Btv and running - The Horse Forum
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post #1 of 32 Old 04-14-2019, 02:12 AM Thread Starter
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Btv and running

So my mare (who is set to run prelim events in 5-6 weeks time) has decided she would like to go btv.
She’s always been strong, I can hardly manage her on the flat in a snaffle indoors, let alone outdoors. Her previous owner never worked her outside unless they were showing, creating a huge stigma around outside. She has a fair bit of nerve damage to her tongue, and when I pull too much she gets very heavy in the bridle.
Recently she’s been extremely hot, so I shorten my reins like any unknowing rider would. She ended up being extremely unbalanced, heavy, hot, crooked and btv after a few minutes. This was inside.
I’ve tried long rein trotting in attempt to get her nose poking out but that was no good and made the problem worse. We ended up running around at a very fast and unbalanced trot, occasionally breaking into a downhill canter. She leans quite severely against side reins, hence why mine are stretched out.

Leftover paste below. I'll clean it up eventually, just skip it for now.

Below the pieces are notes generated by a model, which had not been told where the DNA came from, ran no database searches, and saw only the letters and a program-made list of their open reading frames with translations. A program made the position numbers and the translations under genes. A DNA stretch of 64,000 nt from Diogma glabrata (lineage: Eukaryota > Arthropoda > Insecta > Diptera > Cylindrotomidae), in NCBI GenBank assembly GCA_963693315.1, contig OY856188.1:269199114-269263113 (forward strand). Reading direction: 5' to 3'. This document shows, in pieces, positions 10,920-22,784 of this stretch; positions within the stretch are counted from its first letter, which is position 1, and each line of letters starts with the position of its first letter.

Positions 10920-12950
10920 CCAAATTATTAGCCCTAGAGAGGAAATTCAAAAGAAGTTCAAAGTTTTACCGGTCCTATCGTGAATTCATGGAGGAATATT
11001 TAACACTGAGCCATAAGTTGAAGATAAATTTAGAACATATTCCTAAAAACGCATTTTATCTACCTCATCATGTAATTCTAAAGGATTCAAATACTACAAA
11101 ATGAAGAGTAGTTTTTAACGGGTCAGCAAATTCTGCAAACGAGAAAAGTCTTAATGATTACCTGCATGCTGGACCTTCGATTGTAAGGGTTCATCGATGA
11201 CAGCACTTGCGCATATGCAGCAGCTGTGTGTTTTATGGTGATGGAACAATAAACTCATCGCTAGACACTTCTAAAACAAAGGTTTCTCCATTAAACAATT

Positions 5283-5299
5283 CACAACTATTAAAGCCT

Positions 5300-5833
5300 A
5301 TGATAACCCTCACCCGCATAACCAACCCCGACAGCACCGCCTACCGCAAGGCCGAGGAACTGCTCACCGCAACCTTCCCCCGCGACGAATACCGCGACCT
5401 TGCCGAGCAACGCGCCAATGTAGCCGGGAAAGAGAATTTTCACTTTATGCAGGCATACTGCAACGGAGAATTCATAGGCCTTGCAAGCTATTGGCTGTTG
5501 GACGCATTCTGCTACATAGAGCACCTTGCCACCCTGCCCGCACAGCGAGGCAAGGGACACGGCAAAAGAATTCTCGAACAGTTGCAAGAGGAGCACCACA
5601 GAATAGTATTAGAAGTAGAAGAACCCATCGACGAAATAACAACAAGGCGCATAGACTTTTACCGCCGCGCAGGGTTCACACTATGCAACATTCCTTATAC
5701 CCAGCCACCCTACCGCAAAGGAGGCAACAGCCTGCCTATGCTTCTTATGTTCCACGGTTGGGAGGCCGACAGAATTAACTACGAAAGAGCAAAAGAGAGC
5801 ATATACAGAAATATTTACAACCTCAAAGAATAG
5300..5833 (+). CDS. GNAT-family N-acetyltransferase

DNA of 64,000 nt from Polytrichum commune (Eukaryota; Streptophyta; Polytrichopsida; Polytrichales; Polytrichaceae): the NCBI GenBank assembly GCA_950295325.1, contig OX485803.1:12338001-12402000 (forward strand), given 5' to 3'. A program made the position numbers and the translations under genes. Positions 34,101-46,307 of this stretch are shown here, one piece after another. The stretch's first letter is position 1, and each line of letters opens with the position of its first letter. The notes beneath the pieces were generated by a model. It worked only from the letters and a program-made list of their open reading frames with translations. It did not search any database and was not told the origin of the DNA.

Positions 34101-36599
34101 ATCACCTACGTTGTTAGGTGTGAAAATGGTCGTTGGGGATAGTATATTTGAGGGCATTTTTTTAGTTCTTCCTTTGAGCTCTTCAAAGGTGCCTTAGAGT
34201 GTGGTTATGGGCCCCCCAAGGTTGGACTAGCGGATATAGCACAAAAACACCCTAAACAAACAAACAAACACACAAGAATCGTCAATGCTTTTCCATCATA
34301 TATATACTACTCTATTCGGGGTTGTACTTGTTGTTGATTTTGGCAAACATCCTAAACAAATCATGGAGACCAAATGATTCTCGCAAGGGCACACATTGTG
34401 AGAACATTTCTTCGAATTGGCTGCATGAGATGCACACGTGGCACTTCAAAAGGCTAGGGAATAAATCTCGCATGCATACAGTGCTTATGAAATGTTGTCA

Any suggestions to help fix my hot, on the forehand, btv horse?
Happy to answer any questions.
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post #2 of 32 Old 04-14-2019, 03:02 AM
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Hi & welcome to HF,

I don't know what btv means... bit to violence??

It sounds very much like your horse needs some good training, has just been forced & hung onto with the bit instead of being *taught* to *yield* to it. Sounds like she's new to you? I would actually forget events & such for now, and work on getting to know her & training her to respond to you well first. But first & foremost, I'd want to be thorough about ruling out/treating any pain/discomfort that may be a big part of the probs.

Quote:
always been strong, I can hardly manage her on the flat in a snaffle indoors, let alone outdoors. Her previous owner never worked her outside unless they were showing, creating a huge stigma
That she's always been 'strong' means that she's resisting the bit, not responding to it. If she's a lot better indoors, that's where I'd start, and I'd get her going well on the ground first before riding. I'd also get her going well at a walk, before attempting trotting, etc.